Gwen left Illinois to quarantine with her mother in Iowa City, but neither could visit Neil while he was in the hospital. Their only connection were the daily phone calls with his doctors, who painted a grim picture of his condition.
COVID-19 cases in Iowa continue to rise, prompting Gov. Reynolds to extend her public health emergency proclamation in an effort to mitigate the spread.
Neil has no memory of his first two months in the hospital.
In determining the best care plan, Mohr and others helping COVID-19 patients relied on conversations with colleagues nationwide and on reports published from areas where the pandemic already had taken hold, including China, Italy and parts of New York state.
“It’s not uncommon to be looking at the medical literature to get answers for how we can provide better care,” Mohr said. “What is uncommon was that things were changing very fast.”
During Neil’s first weeks in the hospital, Mohr said the main priority was to improve his lung function.
According to his doctors, Neil was their first patient to use hydroxychloroquine and Remdesivir as a potential treatment option.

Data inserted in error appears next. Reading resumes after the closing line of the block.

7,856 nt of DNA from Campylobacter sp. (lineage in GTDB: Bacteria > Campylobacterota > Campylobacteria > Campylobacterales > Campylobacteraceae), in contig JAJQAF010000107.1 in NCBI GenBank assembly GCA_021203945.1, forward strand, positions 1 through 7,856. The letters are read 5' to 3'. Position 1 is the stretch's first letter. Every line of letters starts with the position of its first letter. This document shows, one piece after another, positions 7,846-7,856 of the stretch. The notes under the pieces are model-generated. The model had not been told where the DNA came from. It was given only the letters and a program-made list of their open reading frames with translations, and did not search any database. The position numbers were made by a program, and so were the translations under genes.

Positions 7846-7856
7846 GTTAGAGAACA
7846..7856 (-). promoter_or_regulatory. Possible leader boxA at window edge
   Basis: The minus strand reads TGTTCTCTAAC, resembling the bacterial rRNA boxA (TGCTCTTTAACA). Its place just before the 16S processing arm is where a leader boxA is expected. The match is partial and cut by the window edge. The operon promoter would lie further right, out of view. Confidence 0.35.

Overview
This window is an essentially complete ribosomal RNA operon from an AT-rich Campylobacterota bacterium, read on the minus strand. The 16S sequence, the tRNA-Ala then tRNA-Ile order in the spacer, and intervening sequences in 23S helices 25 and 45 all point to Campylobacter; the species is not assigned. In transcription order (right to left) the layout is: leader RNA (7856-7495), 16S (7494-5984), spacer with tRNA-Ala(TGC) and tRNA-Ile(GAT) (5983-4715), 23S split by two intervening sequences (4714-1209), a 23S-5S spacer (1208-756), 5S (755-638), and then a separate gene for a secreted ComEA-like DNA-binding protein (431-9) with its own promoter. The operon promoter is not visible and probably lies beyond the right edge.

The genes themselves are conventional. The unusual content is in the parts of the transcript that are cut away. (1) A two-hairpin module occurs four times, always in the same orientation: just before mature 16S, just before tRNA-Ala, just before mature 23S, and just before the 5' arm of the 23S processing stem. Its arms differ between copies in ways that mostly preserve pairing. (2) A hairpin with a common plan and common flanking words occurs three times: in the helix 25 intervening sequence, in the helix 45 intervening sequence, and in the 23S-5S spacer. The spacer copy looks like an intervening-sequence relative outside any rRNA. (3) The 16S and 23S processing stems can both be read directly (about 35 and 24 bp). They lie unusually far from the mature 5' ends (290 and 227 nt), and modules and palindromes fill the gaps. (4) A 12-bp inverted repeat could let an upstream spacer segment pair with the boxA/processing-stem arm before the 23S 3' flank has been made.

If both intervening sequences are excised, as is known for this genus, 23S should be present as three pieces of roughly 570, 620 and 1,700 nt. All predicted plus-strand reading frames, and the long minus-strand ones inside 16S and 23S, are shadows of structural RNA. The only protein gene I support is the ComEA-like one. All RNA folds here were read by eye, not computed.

Mohr said UIHC received an emergency-use authorization from the company that produces Remdesivir, as it was an experimental drug and not federally approved as a treatment for COVID-19.
“It was something that we thought seemed like a reasonable option, and he was sick enough that we didn’t think that we had a lot of other treatment options,” Mohr said.
Before he was weaned off the ventilator, Neil required a significant amount of rehabilitation, which Mohr said is common.
Neil was transferred from UIHC to Select Specialty Hospital in Davenport, an acute long-term care facility on April 22. Gwen and Jeanne drove ahead of the ambulance transporting him, then watched from the parking lot as he was moved inside.